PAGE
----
It is important to realise what a landmark this play represents in dramatic history. Prior to the opening of this play, the audience of the nineteenth century went to see a play to be taken away from their world and to see marvels and romance. The expectation was that they would be treated to somewhat contrived and sensational stories of love affairs and lost heirs, not anything remotely resembling their own hum-drum existence. Ibsen therefore dramatically altered these expectations with this play.
In this play, therefore, we are presented with all the tragedy of a real life situation that the audience could definitely relate to. Ibsen treated the stage as if it were actually a room, and the way actors moved on stage was intended to look real, rather than posed or affected. Also, the dialogue employed reflects the realism of the play. His characters use colloquial speech that make them seem credible individuals. Interestingly, Ibsen was one of the first playwrights to incorporate stage directions that would help the actors convey a certain feeling to the audience.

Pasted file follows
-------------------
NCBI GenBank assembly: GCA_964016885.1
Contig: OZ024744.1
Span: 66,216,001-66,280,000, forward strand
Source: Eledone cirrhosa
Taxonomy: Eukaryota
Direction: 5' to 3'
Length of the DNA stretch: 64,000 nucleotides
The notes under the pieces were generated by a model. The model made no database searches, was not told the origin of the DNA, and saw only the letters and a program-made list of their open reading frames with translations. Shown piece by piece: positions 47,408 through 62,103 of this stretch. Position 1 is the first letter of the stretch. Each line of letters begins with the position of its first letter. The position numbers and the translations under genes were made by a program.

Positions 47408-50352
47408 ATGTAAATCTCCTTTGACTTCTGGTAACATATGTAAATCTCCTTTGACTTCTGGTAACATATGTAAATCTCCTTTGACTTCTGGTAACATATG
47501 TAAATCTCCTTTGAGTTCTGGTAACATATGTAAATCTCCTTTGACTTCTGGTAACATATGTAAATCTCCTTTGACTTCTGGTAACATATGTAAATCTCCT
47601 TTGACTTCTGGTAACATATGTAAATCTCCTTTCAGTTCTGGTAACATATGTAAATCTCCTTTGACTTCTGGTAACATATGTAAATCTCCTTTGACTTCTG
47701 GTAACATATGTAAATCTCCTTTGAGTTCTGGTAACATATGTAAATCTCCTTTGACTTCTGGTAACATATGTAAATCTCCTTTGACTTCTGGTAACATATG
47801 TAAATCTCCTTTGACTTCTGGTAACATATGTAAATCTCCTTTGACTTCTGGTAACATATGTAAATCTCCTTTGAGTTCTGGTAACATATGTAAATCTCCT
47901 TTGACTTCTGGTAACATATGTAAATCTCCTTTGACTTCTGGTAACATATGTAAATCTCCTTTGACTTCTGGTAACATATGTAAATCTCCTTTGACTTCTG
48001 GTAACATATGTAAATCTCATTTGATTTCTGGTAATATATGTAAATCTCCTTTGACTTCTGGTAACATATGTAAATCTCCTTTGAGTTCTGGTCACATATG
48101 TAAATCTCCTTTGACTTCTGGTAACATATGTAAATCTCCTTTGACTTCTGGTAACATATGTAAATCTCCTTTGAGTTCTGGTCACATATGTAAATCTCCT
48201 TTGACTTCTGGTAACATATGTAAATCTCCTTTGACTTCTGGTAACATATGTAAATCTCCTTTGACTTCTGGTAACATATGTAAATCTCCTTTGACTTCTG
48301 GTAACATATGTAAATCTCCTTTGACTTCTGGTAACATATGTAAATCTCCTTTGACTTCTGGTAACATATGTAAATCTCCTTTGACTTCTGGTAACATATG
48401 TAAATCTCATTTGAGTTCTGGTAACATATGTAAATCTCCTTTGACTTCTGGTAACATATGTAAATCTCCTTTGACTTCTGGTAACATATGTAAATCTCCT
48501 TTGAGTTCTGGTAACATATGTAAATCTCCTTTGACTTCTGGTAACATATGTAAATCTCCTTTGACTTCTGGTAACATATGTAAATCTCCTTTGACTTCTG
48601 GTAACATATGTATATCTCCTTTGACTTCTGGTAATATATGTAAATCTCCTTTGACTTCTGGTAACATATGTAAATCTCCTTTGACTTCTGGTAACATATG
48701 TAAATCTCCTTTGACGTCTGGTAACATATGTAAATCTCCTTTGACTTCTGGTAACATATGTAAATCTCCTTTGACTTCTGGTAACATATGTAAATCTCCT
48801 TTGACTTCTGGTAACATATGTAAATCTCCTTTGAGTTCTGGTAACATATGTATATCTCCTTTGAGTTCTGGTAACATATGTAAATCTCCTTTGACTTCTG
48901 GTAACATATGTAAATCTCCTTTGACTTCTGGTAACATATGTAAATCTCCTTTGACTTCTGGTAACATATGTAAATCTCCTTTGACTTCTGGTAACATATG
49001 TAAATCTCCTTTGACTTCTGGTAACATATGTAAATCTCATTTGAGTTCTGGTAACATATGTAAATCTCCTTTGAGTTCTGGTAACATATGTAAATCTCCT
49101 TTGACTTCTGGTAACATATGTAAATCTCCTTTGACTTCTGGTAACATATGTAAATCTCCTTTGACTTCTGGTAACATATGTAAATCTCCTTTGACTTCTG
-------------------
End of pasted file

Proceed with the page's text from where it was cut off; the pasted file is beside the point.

For all of these reasons, especially considering what came before, this play is said to be one of the first "realist" plays that changed the future of drama forever.